LIVE NIRVANA INTERVIEW ARCHIVE November 29, 1991 - Edinburgh, UK

Alastair McKay
Krist Novoselic
Publisher Title Transcript
Scotland On Sunday Short Cuts To The Top Yes

THIS is a tale of two T-shirts. Both are innocent enough looking garments, but on the back of each is a printed slogan designed to rouse the sleepiest of mothers from the monotony of ironing the teenage wardrobe.

One is clearly profane, and boasts how the group which it endorses are “Fudge packin', crack smokin', Satan worshippin' mother-truckers.” (NB: one of these words has been changed to protect the innocent).

The second slogan is a parody of the first. “Flower sniffin, kitty pettin' baby kissin', Corporate Rock Whores”, it boasts.

The Satan worshipping flower sniffers are a group called Nirvana, and the joke is this. A matter of weeks ago they were a cultish guitar band from Seattle operating on the fringes of public acceptance. Now, weeks after the release of their second LP Nevermind, Nirvana has been delivered to a million American bedrooms, and the single Smells Like Teen Spirit, is a shock entry in the British singles charts at Number 9.

In recent weeks Nirvana have made two controversial appearances on British TV. The first, on Channel 4's youth freak show The Word, was launched with an F-word, and the performance was faded way before its end. Then, on Thursday's Top Of The Pops, Nirvana made no effort to play, and even forgot to mime, contenting themselves with an attempt to consume the microphone and levitate by means of a rotating bass guitar. This performance, too, was cut short.

That the rise of Nirvana was fast and unexpected can be understood by observing the scene outside Edinburgh's Calton Studios on Friday evening. When this tour was booked it seemed fair to expect Nirvana would attract the regular crowd of a few hundred disaffected skateboarders. By six o'clock the pavement is already littered with lost souls trying to cadge tickets.

Things are not so rosy inside the Nirvana dressing room. There is an air of contained panic, and all eyes are fixed on the wretched figure of singer Kurt Cobain, whose beetroot face is radiating sickness from beneath a badly tended mop of peroxide split ends. Officially, Cobain is suffering from a virus brought on by the rigours of touring, but it's an open question as to whether this may be a polite way of explaining something altogether more nasty. A doctor has been summoned, and there is much exasperated muttering about prescriptions.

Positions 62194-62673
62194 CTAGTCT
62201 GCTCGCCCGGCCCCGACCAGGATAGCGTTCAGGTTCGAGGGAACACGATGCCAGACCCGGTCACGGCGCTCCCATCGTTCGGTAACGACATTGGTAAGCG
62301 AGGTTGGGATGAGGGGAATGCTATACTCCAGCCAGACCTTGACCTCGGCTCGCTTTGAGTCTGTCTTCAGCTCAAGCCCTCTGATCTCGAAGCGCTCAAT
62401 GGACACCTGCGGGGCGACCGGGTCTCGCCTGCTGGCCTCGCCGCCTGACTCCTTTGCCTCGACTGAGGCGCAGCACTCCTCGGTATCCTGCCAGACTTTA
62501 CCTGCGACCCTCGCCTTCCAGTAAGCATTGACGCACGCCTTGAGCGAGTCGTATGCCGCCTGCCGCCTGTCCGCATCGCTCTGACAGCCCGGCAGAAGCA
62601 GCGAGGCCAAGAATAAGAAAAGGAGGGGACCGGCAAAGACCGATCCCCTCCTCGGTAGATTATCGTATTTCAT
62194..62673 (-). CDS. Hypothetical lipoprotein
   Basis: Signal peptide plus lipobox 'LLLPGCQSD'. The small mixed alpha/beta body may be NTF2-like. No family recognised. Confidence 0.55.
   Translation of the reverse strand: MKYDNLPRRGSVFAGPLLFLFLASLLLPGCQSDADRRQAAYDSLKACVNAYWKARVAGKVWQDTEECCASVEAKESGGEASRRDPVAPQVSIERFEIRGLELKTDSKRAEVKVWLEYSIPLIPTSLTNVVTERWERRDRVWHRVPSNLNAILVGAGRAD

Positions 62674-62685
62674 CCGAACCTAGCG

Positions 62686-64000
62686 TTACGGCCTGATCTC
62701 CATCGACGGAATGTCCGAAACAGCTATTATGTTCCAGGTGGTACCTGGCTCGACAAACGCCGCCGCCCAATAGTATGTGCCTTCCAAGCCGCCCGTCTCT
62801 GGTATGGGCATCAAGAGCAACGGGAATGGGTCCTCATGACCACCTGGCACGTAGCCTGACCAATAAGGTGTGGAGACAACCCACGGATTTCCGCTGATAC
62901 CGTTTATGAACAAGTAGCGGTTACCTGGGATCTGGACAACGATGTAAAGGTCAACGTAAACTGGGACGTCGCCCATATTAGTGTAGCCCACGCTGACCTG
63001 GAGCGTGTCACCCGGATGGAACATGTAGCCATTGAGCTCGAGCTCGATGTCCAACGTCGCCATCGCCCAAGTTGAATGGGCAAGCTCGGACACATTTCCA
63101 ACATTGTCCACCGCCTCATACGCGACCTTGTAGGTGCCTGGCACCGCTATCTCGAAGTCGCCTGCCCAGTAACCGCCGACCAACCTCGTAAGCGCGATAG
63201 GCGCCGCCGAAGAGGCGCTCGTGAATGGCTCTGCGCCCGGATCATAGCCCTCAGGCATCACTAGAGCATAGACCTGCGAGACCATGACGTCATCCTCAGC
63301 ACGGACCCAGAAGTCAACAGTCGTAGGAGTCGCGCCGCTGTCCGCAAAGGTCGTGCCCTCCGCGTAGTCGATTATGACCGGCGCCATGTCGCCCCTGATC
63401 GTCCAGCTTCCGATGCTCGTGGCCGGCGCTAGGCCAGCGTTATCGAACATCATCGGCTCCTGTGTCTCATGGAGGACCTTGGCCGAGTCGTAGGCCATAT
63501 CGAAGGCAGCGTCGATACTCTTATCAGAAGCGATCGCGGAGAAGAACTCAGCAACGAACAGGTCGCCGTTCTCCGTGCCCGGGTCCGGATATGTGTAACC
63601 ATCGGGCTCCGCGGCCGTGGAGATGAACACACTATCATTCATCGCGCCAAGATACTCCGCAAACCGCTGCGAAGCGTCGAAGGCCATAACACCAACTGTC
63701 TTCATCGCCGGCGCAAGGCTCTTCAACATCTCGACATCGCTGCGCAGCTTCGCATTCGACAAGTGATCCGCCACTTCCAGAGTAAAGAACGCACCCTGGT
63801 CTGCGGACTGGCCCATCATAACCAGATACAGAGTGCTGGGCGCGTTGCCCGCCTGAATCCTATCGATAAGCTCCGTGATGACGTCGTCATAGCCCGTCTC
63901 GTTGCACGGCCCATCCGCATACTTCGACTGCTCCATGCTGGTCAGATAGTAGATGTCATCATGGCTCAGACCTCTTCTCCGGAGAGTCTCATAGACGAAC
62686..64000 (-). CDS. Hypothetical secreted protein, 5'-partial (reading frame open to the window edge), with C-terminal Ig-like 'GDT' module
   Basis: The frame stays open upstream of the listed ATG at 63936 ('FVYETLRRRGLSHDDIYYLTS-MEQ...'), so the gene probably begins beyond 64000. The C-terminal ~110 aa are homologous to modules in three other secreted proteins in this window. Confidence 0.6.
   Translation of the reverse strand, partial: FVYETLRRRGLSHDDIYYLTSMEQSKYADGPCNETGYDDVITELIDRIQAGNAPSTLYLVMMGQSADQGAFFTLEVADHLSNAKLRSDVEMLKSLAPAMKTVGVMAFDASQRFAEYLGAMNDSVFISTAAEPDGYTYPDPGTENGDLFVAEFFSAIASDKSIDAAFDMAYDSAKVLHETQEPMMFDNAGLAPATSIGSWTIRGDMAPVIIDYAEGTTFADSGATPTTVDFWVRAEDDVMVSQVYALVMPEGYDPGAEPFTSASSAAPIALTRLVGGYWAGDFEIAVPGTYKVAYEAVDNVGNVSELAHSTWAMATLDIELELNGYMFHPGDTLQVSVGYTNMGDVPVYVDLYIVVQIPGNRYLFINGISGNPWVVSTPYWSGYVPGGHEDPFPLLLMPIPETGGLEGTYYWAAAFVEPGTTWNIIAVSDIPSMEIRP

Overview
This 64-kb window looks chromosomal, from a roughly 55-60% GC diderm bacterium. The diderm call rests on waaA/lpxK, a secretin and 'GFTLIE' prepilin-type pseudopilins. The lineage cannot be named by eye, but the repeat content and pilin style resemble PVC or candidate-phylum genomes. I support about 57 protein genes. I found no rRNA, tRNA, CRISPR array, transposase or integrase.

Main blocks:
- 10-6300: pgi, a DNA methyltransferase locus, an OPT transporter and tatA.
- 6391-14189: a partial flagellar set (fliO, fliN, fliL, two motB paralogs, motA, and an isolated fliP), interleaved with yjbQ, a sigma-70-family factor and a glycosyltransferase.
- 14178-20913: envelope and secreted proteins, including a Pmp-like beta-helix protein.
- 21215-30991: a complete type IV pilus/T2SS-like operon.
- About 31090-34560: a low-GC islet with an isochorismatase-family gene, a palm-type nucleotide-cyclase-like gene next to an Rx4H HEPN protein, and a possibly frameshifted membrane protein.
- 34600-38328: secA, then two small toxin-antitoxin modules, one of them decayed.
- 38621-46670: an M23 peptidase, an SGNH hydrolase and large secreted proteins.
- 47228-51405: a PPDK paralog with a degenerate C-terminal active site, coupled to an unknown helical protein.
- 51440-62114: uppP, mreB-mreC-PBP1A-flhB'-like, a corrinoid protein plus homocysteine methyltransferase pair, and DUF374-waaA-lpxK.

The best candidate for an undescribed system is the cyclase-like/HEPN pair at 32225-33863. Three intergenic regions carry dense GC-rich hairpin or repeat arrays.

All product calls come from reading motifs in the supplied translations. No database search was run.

Away from the fray, in a four-foot square kitchenette littered with Cup-A-Soup, bassist Chris Novoselic explains the petulant Top of the Pops display. “TV's just phoney. There's a couple of guys who get the kids all hyped up. We wanted to go on there in the spirit of Keith Moon and just obviously look silly. It was just fun, was all it was.”

He is more forthcoming about the subject of the single. “It's about American youth, apathy. You know ‘Here we are now, entertain us.’ Give us Nintendo, give us TV shows, give us boring mainstream movies. That's all we want.”

Novoselic is a friendly sort, a thinned-out Frank Zappa lookalike who has no trouble admitting that punk rock changed his life. He has no quick explanation for Nirvana's rise, and few illusions about it marking a lasting change in the buying habits of American youth.

“The whole process in America is that people offered garbage, then they're asked what they want and they say garbage, because that's all they know. It's like a ping pong ball that goes back and forth. Hopefully - wishful thinking - a lot of people bought our record, they like it, maybe they'll say where are these guys from, what's their trip and they'll find out that there's this whole underground scene.”

He is clear in his efforts to distance Nirvana from the excesses of spandex-wearing rockers, though some efforts have been made to paint the group in a similar light. So whatever happened to sex, drugs and rock 'n' roll?

“That's a worn out cliche. That's the attitude of the old guard bands who ride Harley Davidson's and wear bandanas. Our band has been known to tear it up, but by no means is that a lifestyle. That's one night, when we all had a hair up our ass and were drinking a lot.

“Sex: I'm married, everybody has a girl happening, it's not like every night picking up some girl and getting it on. The drugs part. True we drink, smoke pot, experiment with things, but I don't think that's an attitude.

“I think I covered all three bases. Sex, drugs and - oh! - rock 'n' roll. We're totally into the rock 'n' roll part.”

Come showtime, the wonders of modern science have raised Cobain, and Nirvana deliver a performance which hits the right notes but somehow fails to ignite. “Don't expect me to die,” he growls in the opening song, but the possibility of a stage invasion by the Grim Reaper does not seem all that extreme. It's left to Novoselic to provide the energy, and he gamely obliges, thumping his bass while dancing in the manner of a moonwalking trampolinist.

Nirvana have a big sound for a three piece, but with Cobain partially disabled, the guitar parts are often left unfilled. The set is half-frantic, half-funeral. There is some hard riffing, but it is the group's slower, more maudlin efforts which work best. Even when in sensitive mode, Cobain's vocals tend towards a sandpaper growl, and the toll is felt on Polly, (a curious tale of male brutality) which is punctuated by bouts of coughing. There is a well-aimed shot at the Velvet Underground's Here She Comes Now, which starts peacefully and builds into a fully-fledged lung-bleeder.

The show ends in chaos. The guitars are left feeding back, blood and sweat run down the faces of the more exuberant fans. There is growing disquiet a it becomes clear that there is to be no encore. The lights come on, cruelly revealing faces bust anticipating tomorrow's hangover. Outside the hall the T-shirts are selling fast, in both designs.

© Alastair McKay, 1991